Rob Butler brings it home.
With our race well in hand (we were leading by 15 minutes) we focused our attention on the heated competition in the 2 Person Male Category. Dustin and Rob had been in 1st all day but Dustin's misfortunes and cramping gave the lead to the Gault Innovations Team of Shu Elam and Brent Clymer. And Rob was going to have to do the last two laps. When he came through after his first one he was only behind by about 40 seconds. But the other team had changed riders. They had fresh legs. We didn't give him much chance but Dustin tried to encourage him by letting him know how close he was.
As the time came close Dustin and I stood at the finish line watching to see how it would unfold. Riders came flying out of the woods and down by the fence. We examined each one to see if we could tell who it was. Then Rob came tearing out onto the field. We started screaming and yelling at him. The other rider was nowhere. He was going to win it for them! As he rounded the last corner and ran through the finish line he looked exhausted. He was done. But what a great finish!
Taking in some well deserved oxygen.
It turns out that their competition broke his chain. An unfortunate happening that is as they say "racing". Rob experienced this very thing in a race called Tumbling Creek last year. The guy still managed to finish within less than 7 minutes of Rob's time. A great effort also. Congrats to them for a great race!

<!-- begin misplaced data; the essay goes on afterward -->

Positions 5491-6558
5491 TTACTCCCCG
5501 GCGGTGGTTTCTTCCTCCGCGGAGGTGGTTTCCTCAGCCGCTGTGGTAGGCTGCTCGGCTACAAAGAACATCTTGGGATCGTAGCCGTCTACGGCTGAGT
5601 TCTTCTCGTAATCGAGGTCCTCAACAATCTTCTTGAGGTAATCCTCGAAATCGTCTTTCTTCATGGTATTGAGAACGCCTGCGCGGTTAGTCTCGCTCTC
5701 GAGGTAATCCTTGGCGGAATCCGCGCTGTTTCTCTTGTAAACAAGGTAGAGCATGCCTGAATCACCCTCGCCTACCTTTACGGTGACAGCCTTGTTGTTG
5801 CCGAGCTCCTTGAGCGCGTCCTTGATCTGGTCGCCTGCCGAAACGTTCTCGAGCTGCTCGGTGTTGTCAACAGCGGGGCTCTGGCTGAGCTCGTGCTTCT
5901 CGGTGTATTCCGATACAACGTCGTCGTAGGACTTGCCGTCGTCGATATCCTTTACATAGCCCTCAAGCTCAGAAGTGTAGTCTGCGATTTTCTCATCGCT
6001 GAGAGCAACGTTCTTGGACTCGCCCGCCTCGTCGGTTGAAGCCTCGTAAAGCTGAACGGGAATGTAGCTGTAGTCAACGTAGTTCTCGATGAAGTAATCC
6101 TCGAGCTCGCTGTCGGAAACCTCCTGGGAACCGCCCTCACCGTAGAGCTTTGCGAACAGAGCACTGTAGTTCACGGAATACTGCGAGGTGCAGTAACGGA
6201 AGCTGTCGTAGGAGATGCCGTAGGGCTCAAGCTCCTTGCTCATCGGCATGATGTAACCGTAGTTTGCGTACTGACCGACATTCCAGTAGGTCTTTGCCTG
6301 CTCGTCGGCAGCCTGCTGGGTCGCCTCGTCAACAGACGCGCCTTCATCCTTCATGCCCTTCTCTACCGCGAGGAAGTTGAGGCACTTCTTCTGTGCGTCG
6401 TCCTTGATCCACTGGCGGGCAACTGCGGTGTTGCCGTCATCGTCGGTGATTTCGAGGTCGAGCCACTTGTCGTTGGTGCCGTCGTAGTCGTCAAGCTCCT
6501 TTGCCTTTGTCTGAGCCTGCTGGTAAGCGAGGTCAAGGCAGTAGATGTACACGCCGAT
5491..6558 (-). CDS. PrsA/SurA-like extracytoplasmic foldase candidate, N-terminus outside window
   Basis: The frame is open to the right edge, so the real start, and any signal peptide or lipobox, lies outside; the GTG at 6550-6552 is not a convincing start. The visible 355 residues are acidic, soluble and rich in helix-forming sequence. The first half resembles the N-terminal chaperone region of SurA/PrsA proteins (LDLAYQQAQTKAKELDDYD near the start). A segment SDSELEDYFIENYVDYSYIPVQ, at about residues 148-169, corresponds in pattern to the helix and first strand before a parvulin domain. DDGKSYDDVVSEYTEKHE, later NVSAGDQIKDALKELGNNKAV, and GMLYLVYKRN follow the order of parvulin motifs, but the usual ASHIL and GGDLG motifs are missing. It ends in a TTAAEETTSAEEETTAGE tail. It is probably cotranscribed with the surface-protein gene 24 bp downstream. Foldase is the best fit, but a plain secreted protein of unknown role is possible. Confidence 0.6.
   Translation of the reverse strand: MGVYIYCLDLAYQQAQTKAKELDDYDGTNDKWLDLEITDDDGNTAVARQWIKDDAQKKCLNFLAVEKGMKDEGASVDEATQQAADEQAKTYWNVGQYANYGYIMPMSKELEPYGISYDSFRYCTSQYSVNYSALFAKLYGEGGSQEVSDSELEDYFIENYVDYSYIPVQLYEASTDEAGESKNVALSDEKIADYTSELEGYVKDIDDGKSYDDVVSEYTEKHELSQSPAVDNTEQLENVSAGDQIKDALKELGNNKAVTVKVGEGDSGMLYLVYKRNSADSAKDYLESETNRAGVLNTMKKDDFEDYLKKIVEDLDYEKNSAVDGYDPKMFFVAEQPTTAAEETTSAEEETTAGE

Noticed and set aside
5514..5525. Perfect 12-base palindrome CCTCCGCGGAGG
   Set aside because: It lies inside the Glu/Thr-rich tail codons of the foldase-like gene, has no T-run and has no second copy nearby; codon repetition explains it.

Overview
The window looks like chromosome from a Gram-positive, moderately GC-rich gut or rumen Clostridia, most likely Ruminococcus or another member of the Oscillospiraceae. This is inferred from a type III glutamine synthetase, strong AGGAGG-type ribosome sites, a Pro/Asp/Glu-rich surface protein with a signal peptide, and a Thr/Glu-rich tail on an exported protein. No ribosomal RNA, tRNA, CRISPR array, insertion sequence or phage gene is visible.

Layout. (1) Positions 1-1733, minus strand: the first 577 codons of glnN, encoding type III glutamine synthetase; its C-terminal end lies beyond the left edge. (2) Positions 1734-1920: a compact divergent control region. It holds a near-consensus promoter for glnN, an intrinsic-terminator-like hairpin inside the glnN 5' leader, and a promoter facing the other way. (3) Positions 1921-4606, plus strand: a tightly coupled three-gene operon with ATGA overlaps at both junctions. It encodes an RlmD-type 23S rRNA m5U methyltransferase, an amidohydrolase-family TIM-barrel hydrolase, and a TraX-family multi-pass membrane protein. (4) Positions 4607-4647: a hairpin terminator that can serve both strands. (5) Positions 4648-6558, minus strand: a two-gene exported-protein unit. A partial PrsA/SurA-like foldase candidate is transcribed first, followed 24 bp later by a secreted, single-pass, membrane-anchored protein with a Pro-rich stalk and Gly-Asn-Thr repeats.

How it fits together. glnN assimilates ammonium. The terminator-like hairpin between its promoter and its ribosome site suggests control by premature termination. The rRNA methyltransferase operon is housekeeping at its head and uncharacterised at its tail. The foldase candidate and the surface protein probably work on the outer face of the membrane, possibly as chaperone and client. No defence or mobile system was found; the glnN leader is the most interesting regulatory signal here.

Rob Butler and Dustin Mealor, 2 Person Male 6 Hr
Clint Sanders, Chad Hayes, David Shabat - 3 Person 6 Hr Podium
So we had a blast. As usual. And to celebrate we went to Cracker Barrel and had breakfast! Oh yeah! When I finally made it back home, there's no easy way from Conyers, I found my beautiful wife cutting grass. Can you believe that! It's a spoiled life I lead. The Pattillo's were hanging out with us and we just took it easy the rest of the day. After a great morning at church on Sunday we enjoyed the sun and some burgers with friends including the Pattillo's (of course) and the Peck's. Good Times!!

Star Bridges and Robert Loomis raced in the Upstate Cycling Classic this weekend in South Carolina. Star was kind enough to share the tale of Woe with me...and now you. Enjoy!

This past weekend myself and young Robert Loomis went to contest the Upstate Cycling Classic in Pendleton, SC.  Pendleton is a sleeping little hamlet right next to Clemson University, but you'd never know it.  It looked like any other small, old southern downtown district with a few blocks and a even fewer red brick commercial buildings.  It was complete with a square that was home to confederate war memorials.  Just like any other town around here.